As a student at Fargo Shanley and the University of Portland, Lisa Schwinden took a liking to science. She also happened to be very good at golf.

Those two loves formed a marriage in the offseason for the head professional at Osgood Golf Course in Fargo and the result is one of the highest achievements for a teaching pro. She attained her Master Professional certification, one of 12 PGA females across the country to do so.

“It’s kind of like getting your doctorate in the PGA,” Schwinden said.

In that case, being a certified professional, which she did in 2007, is more like obtaining an undergraduate degree in the field. Taking the next step began with a canceled flight to the annual PGA show in Orlando, Fla., over a year ago.

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After spending more than five hours in Hector International Airport trying to get another flight, which didn’t happen, she returned home with a weekend with no plans. That thought changed.

“I just said this is my moment where I should just sit down and start working on this project,” Schwinden said.

The project mainly entails a research project that has to be presented in front of a panel of PGA representatives. Her thesis revolved around the physics of the golf swing.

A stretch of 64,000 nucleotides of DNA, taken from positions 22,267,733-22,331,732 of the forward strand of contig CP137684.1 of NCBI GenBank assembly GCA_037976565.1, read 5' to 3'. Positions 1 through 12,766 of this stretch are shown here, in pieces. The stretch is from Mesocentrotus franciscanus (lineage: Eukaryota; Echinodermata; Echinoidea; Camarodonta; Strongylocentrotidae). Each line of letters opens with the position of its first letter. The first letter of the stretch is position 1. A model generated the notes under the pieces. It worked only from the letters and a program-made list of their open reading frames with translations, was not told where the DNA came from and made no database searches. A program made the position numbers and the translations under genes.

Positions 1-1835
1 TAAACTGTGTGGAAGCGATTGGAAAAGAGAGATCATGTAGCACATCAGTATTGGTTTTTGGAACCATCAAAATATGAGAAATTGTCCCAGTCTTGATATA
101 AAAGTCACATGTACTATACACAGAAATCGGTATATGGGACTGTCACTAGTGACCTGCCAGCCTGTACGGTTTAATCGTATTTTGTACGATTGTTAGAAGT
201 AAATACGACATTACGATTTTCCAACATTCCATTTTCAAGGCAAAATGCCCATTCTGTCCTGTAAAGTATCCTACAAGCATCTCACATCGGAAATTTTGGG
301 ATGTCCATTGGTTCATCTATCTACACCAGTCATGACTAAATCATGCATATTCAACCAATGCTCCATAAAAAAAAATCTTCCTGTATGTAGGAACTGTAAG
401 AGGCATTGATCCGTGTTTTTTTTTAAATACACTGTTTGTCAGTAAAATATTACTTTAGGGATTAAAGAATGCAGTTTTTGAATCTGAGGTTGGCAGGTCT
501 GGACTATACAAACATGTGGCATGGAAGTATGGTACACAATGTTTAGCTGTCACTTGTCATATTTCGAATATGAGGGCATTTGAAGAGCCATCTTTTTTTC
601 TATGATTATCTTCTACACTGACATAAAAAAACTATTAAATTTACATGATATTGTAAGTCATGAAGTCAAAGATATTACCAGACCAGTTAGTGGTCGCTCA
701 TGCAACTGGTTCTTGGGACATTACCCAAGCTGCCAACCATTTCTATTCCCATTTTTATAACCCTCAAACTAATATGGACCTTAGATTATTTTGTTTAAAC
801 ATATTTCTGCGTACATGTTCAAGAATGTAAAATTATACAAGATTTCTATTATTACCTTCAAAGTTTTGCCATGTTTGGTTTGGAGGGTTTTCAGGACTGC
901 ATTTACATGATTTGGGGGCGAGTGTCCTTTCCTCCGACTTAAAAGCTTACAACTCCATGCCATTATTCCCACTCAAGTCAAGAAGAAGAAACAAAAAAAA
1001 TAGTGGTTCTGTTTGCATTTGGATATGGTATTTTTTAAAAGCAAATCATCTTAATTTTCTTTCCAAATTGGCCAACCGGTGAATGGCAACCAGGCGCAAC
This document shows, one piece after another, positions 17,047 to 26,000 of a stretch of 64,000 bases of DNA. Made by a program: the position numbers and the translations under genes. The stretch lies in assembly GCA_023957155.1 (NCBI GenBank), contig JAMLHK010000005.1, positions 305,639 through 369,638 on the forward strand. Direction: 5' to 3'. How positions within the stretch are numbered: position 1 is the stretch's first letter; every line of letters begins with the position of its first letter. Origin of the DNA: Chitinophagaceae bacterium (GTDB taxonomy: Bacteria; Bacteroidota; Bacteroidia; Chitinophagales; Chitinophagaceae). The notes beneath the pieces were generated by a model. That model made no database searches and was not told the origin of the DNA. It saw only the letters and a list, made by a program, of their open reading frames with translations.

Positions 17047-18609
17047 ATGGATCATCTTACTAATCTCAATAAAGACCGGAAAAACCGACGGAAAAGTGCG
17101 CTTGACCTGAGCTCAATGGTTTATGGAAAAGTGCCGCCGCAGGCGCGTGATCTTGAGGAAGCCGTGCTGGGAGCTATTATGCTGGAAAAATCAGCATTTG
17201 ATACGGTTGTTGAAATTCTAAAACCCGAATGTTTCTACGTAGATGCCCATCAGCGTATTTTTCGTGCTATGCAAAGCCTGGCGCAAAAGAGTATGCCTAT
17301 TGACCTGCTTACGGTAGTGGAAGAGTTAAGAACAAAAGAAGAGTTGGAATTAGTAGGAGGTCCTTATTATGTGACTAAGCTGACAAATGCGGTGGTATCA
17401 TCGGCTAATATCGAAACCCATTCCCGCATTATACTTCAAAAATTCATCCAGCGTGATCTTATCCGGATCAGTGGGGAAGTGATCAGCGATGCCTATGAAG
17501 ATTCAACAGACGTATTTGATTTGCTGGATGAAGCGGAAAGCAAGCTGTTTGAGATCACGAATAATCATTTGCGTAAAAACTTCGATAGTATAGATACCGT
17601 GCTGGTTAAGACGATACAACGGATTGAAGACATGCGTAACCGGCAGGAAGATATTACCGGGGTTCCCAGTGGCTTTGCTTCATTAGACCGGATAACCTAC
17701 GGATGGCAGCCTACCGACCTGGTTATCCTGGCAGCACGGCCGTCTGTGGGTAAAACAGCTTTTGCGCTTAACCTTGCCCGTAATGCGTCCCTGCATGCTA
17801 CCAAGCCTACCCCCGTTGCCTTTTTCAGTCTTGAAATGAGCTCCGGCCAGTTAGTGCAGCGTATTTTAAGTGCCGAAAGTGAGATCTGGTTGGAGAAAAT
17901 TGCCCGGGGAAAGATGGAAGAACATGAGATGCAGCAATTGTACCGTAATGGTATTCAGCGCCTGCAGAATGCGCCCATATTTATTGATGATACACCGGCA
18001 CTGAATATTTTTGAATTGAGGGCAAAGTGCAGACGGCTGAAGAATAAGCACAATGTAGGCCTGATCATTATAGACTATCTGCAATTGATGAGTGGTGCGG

“I’m such a science guru so that was right up my alley,” Schwinden said. “Basically the point of the whole thing is I wanted to prove statistically that when you shift better and have more weight on your front foot at the impact, the golf shot is going to feel better.”

She got a big assist from Brittany Bruisma, the general manager at the Golf Addiction in south Fargo. One of its simulators is equipped with weight sensors in the floor.

The data consisted of 35 golfers hitting 15 balls each. They weren’t aware they were part of a study.

“It was a blind study,” Schwinden said.

She recorded where their weight was when the club hit the ball using a self-created scale.

“Then they told me how that golf shot felt to them,” she said.

Part of the project was going over past research, which Schwinden said was mostly “from real scientists doing tests on the golf swing.” The general consensus is 80 percent of a golfer’s weight is on the front foot at the time the club hits the ball.

“And you see that with tour players, look at their great finishes,” Schwinden said. “All good players finish with their weight completely on their front foot.”

Presenting her findings to the PGA panel was no lunch gathering.

“I taught a very nerve wracking lesson in front of impressive PGA professionals sitting in chairs and suit coats watching me,” she said.

The passing grade gave her another degree of sorts.

“I loved in college doing scientific projects like this,” Schwinden said. “It’s what I love to do. To do something like that with something you love like golf made it a lot of fun. It was a lot of work; I don’t know if I would sign up for it again but I’m glad I did it and now I can say I’m done.”